MADISON — Wisconsin Student Assessment System (WSAS) results for public school students in grades three through eight showed that 51.2 percent were proficient or advanced in English language arts and 43.7 percent scored at the proficient or advanced levels in mathematics for the 2014-15 statewide exams.
“Overall results for the WSAS are a good starting point for Wisconsin’s more rigorous testing program,” said State Superintendent Tony Evers. “Though the Badger Exam is a one-year event, our new Forward Exam will be administered this spring and will provide an opportunity to improve over time.”
Both the Badger and Dynamic Learning Maps (DLM) exams, which made up the WSAS for grades three through eight, are aligned with Wisconsin Academic Standards adopted in 2010. In mathematics, students in grades three and four had stronger overall proficiency levels than students in higher grades. This may possibly be attributed to full implementation of the Wisconsin Standards for Mathematics, which served as the foundation for mathematics instruction since these students began school.
Assessment results by race and ethnicity show achievement gaps that have been evident on other state and national exams. Gaps also are apparent for English language learners, students with disabilities, and economically disadvantaged students and their peers. (See table in official news release)
“These achievement gaps are most troubling,” Evers said. “We are using data from our statewide assessments and other resources to identify schools that are successful with various low‑achieving groups so we can learn about their strategies, share those practices across the state, and ensure every student graduates college and career ready.”
The Badger Exam, an online assessment in English language arts and mathematics, and the DLM were administered last spring to 367,327 students statewide. Just over 1 percent of those students (4,724) took the DLM, which measures the academic progress of students with significant cognitive disabilities. Participation in these two WSAS exams was 97 percent with 10,090 students not tested in English Language Arts and 10,469 not tested in mathematics. Of the not tested students, 7,535 were opted out in both subjects by their parents or guardians.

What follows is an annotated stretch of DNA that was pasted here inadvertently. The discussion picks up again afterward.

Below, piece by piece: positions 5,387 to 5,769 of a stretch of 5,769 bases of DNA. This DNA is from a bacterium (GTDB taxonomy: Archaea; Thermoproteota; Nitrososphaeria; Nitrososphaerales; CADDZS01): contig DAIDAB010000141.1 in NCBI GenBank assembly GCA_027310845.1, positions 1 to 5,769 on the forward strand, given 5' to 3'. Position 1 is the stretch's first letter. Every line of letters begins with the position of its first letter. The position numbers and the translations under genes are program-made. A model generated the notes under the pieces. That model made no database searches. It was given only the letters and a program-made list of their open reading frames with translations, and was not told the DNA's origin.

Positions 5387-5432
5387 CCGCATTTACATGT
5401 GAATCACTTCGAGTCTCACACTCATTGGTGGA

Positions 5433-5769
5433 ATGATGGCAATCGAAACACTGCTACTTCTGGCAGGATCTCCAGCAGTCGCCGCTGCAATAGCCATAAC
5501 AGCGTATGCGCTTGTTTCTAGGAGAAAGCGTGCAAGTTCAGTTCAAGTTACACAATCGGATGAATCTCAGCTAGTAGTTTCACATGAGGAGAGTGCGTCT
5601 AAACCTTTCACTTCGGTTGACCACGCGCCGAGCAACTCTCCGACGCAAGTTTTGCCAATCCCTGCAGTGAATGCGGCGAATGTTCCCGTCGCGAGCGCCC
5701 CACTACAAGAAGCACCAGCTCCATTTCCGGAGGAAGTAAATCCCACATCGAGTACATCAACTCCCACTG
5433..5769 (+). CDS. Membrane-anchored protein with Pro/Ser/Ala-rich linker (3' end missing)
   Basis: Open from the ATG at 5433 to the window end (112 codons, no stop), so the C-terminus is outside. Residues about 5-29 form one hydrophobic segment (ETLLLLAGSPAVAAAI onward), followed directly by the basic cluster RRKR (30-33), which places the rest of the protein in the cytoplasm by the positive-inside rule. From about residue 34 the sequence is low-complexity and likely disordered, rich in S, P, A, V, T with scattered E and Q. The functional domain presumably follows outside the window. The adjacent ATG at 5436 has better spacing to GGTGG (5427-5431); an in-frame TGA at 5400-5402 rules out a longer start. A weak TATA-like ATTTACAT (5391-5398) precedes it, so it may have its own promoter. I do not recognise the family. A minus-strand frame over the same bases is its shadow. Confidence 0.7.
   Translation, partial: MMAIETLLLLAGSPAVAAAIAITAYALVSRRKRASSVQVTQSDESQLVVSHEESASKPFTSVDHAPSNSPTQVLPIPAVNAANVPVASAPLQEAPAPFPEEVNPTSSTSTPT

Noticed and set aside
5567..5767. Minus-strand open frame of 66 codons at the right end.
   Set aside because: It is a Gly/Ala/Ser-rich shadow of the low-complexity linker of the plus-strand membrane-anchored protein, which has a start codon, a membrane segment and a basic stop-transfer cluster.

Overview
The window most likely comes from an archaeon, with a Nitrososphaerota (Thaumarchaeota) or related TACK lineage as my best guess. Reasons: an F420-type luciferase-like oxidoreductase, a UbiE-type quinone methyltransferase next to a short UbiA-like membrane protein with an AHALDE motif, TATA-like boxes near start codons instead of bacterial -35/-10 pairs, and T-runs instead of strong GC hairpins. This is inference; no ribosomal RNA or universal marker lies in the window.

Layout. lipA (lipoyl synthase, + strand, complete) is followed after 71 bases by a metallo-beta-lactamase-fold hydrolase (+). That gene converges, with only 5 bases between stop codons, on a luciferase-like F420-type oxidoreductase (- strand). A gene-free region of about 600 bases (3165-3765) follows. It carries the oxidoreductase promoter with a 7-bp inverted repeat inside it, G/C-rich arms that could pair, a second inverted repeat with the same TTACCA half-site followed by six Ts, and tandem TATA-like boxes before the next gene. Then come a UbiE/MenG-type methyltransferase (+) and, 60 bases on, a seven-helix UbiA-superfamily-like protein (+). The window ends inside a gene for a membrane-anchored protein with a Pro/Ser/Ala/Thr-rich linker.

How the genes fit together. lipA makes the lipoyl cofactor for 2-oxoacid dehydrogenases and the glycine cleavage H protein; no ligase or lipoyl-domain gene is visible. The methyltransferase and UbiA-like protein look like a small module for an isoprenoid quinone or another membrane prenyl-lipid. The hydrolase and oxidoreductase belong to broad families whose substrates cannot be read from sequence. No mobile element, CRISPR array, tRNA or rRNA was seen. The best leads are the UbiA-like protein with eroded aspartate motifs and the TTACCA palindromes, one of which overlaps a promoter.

The Badger Exam and DLM replaced Wisconsin Knowledge and Concepts Examinations (WKCE) and the Wisconsin Alternate Assessment for Students with Disabilities (WAA-SwD) for students in grades three through eight. There are significant differences between the Badger and WKCE exams, which negates comparing results to prior years. (See sidebar in official news release)
WSAS results are reported across four performance levels — advanced, proficient, basic, and below basic — that are anchored in college and career readiness expectations. The Badger Exam was developed through the Smarter Balanced Assessment Consortium. Legislation adopted as part of the 2015-17 state budget prohibits the Department of Public Instruction from using exams developed by the consortium. Data Recognition Corporation has been contracted to provide the Forward Exam, which will be a custom assessment with test items developed and reviewed by Wisconsin educators. The state has a six-year contract with the company for test development, administration, and scoring and reporting.
NOTES: A table with additional information about statewide student performance on the Badger and Dynamic Learning Maps exams is in the official news release. Public schools and school districts have received their Wisconsin Student Assessment System results (Badger and DLM exams) through the Department of Public Instruction data portal. Statewide and district-level results are not yet available in the WISEdash Public Portal. Please contact area schools or districts for local results.